The Occidental chapter of the sorority Kappa Alpha Theta, to which both students belonged, has been thrown into turmoil.

Chapter leaders decided to expel the student who sent the messages, said Elizabeth Frissell, president of Kappa Alpha Theta’s Occidental chapter in 2021.

But the sorority’s national leaders opposed the expulsion, citing a bylaw stating that members cannot be punished for actions before joining the group.

The student joined the sorority last fall, after she wrote the messages.

Now, the Occidental chapter will vote on whether to disband because of members’ disappointment over the regional and national leadership.


Kappa Alpha Theta deeply regrets “that people were harmed by the hateful words of an individual previously associated with our organization,” the national organization’s chief marketing officer, Julianne Butler, said in a statement.

Yeh, a member of Kappa Alpha Theta who is half Chinese, said she felt brushed off when she reported the texts to the college administration — especially at a time when anti-Asian hate crimes are on the rise.

“I didn’t barge into these meetings asking for the student to be expelled. I mainly was looking for accountability,” Yeh said. “I was looking for accountability in the form of recognition of the harm caused and how violent the language used was.”

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Feb. 10, 2022

Last week, chalk messages written by students to protest the racist texts were erased by campus staff. Elam later said erasing the messages was a mistake.

Also last week, in the Feb. 3 email to the campus community, Elam said he was “sickened and saddened” by the text messages, which he said he saw for the first time the previous day.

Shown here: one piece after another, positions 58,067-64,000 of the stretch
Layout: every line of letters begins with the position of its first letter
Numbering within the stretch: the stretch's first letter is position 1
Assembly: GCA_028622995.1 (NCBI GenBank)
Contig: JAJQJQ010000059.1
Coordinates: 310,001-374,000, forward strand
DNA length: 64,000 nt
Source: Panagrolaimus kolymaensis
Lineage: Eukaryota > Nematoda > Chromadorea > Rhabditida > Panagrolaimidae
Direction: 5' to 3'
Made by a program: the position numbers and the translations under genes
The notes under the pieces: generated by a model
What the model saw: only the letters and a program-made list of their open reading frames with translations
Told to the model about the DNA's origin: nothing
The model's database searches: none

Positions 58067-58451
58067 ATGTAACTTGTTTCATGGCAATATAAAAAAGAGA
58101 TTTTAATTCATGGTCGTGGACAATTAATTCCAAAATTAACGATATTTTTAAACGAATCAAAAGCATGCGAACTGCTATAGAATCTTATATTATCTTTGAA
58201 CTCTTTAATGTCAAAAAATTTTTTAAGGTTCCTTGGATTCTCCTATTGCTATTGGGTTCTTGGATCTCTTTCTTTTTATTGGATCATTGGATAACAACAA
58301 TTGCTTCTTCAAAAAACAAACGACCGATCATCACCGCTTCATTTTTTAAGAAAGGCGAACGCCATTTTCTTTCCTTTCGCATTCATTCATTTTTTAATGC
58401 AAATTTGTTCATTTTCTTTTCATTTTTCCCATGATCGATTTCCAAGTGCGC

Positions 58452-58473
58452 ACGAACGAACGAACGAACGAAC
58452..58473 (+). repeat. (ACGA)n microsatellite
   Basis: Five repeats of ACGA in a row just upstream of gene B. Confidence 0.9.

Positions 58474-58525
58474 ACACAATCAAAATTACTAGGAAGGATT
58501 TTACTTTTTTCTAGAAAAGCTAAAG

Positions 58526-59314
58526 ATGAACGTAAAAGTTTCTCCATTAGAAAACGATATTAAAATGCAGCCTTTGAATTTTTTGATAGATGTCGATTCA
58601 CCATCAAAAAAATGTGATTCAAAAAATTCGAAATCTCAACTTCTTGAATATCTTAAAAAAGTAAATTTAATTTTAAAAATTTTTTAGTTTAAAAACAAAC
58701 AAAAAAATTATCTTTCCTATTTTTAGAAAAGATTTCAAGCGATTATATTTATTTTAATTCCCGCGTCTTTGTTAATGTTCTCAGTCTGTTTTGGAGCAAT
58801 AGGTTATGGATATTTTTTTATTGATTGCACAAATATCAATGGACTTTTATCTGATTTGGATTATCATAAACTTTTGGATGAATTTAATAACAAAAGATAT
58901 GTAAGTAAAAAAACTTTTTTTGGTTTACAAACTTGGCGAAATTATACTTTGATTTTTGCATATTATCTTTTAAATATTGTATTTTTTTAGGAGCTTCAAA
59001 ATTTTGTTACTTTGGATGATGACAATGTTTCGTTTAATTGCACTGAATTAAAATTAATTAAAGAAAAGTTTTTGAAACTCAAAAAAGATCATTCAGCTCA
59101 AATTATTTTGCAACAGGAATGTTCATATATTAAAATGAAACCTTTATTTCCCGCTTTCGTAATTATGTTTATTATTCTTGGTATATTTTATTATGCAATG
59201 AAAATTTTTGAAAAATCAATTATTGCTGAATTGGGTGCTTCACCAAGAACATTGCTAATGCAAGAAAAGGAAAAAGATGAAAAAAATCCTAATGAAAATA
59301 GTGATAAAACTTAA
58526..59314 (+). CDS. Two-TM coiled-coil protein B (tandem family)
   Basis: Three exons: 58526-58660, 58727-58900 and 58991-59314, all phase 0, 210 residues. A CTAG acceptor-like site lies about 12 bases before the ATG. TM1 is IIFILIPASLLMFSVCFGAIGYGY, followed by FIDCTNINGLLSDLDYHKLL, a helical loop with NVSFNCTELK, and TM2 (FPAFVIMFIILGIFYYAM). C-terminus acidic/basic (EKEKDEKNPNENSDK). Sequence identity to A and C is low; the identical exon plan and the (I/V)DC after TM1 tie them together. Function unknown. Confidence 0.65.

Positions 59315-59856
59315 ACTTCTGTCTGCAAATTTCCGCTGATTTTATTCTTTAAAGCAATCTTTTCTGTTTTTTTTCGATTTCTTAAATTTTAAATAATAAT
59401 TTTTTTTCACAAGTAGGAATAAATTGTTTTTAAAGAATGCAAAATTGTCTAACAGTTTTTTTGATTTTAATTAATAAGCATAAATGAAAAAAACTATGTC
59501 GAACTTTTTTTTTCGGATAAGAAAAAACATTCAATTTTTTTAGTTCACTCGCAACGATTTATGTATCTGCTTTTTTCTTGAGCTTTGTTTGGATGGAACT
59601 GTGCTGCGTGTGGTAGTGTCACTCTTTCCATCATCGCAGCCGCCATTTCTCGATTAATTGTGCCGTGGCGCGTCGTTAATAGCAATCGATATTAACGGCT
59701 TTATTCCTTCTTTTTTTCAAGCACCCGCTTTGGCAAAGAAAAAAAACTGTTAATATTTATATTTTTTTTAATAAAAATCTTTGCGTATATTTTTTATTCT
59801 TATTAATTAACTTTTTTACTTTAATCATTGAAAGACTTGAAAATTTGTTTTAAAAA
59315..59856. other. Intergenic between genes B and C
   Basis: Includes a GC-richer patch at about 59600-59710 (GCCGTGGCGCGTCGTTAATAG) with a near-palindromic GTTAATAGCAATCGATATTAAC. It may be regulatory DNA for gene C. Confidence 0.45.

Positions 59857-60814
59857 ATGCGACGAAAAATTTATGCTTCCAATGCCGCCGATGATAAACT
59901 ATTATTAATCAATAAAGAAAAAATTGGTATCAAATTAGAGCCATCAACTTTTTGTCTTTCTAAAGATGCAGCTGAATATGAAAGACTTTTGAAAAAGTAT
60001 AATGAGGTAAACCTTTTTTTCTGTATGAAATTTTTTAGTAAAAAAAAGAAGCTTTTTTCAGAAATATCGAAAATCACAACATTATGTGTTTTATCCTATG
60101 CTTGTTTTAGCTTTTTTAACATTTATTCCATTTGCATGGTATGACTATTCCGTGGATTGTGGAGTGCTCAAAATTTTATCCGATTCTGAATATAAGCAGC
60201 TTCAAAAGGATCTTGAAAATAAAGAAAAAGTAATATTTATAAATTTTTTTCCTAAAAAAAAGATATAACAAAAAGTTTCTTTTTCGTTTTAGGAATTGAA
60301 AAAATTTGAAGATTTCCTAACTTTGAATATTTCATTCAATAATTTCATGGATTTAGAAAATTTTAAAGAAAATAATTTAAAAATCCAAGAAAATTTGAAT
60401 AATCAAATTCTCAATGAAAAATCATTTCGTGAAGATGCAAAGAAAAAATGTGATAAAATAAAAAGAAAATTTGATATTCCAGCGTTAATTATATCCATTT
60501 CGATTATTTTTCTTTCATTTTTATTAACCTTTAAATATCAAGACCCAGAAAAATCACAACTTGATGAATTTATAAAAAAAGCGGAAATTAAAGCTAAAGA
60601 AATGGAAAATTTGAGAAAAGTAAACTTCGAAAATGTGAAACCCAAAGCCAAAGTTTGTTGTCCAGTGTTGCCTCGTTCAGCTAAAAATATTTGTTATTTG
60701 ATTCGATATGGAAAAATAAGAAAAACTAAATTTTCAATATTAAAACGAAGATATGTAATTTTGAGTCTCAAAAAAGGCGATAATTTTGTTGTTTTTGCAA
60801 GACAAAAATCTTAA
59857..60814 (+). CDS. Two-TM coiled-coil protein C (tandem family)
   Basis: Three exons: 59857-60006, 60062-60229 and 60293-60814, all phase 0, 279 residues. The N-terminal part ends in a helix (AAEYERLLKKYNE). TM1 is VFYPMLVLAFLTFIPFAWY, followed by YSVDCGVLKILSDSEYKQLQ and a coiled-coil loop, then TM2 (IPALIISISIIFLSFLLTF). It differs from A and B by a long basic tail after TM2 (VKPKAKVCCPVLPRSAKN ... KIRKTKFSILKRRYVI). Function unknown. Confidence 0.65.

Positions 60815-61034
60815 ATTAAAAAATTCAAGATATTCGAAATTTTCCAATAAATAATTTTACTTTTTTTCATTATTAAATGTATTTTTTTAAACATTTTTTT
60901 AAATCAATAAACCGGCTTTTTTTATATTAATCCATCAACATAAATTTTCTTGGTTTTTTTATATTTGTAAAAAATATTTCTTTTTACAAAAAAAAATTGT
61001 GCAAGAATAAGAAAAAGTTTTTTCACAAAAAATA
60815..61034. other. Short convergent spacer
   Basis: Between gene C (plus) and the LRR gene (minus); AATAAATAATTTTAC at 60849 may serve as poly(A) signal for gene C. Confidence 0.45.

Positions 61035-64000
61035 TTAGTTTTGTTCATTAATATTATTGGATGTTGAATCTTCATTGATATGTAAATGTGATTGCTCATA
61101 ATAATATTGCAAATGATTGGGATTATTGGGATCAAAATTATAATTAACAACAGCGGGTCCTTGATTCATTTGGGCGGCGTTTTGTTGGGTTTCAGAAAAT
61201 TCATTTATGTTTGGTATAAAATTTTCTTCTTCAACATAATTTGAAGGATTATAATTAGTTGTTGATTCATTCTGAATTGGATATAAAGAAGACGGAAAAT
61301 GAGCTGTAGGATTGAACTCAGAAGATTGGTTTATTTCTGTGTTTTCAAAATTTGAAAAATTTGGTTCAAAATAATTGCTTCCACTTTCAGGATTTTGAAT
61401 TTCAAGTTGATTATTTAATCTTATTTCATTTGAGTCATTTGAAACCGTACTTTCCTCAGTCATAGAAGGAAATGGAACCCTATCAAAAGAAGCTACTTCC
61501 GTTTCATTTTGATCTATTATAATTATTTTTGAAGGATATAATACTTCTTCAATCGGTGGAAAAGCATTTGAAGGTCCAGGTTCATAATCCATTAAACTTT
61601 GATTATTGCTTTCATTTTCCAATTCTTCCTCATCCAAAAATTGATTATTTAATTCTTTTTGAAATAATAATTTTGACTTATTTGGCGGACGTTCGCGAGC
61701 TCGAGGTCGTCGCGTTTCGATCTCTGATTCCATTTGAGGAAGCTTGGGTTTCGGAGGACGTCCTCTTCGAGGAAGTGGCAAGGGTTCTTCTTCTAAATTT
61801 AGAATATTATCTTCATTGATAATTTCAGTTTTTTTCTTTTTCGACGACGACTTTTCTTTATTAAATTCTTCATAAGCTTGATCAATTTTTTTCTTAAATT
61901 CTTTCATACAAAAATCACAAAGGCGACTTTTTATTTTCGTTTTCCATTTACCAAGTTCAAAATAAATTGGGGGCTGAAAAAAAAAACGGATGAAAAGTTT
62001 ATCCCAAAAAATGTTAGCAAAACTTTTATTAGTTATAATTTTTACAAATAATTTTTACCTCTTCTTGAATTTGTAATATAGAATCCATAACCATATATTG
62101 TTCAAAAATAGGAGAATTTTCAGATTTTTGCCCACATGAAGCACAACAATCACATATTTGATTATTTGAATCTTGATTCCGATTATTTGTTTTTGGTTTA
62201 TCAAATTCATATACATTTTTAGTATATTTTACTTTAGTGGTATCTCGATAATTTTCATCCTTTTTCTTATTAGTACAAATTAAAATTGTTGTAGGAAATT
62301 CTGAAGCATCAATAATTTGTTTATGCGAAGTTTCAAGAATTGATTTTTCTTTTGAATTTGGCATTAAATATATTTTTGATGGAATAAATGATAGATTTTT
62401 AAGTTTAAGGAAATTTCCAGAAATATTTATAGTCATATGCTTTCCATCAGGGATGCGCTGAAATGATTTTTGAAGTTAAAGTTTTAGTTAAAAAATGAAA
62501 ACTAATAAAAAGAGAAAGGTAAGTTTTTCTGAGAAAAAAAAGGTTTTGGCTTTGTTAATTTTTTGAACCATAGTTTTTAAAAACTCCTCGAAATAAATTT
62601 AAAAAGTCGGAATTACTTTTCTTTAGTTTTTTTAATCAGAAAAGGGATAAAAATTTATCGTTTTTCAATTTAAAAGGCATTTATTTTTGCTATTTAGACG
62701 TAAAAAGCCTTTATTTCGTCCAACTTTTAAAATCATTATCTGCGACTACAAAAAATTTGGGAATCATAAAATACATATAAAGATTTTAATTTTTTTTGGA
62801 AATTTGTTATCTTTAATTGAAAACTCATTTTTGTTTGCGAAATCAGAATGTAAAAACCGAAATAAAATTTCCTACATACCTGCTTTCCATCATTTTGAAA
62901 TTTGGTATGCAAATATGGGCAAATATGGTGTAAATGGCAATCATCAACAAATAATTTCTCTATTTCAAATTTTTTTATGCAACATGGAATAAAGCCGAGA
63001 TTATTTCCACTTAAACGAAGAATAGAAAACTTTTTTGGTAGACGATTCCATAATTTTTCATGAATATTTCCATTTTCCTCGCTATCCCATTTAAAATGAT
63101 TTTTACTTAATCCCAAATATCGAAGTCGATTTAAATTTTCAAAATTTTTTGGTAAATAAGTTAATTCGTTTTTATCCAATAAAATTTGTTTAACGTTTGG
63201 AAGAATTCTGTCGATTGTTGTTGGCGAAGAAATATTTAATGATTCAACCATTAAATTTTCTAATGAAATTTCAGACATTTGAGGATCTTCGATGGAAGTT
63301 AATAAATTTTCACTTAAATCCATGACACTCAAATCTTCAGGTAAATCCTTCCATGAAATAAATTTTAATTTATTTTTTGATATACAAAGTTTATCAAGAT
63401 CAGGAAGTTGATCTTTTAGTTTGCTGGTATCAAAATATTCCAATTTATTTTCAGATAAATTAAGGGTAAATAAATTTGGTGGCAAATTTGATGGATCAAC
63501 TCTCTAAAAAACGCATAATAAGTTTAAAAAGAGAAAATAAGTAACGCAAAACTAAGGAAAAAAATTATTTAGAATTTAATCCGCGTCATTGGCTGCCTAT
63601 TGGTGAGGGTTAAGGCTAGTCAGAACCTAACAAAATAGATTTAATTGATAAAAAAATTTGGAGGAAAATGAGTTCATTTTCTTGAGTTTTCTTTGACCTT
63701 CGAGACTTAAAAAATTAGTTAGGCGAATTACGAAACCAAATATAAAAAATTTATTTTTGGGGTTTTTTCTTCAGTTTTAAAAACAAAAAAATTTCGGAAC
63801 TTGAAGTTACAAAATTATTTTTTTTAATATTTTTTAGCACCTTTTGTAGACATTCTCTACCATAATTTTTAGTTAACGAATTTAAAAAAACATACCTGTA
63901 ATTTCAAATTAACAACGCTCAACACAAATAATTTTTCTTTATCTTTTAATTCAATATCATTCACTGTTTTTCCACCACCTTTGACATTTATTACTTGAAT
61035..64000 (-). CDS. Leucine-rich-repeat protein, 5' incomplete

To explain why the school had not taken punitive action against the student, he cited California’s Leonard Law, which gives students at private colleges free-speech rights similar to those at public institutions.


“As difficult as it may be to reconcile, a private text conversation, which is not targeted at an individual and does not represent a credible threat, does not necessarily constitute unlawful harassment,” he wrote.

Because the texts were not directed at a particular Asian American student and did not meet the legal definition of a threat, they are constitutionally protected free speech, said Ken White, a 1st Amendment litigator at the law firm Brown White & Osborn in Los Angeles.

White, who has three Asian American children, including a daughter who attends Occidental, said he understands the outrage, especially given the anti-Asian racism of recent years.

“But legally, it’s not a close call,” he said.

Still, students such as Emily Driscoll, a senior and a member of Kappa Alpha Theta, said the college should have done more earlier.

“If people knew about this when the instance occurred, there would have been a lot less anger,” she said. “But the situation went unknown for the community for months, and it felt like the university was trying to sweep this under the rug.”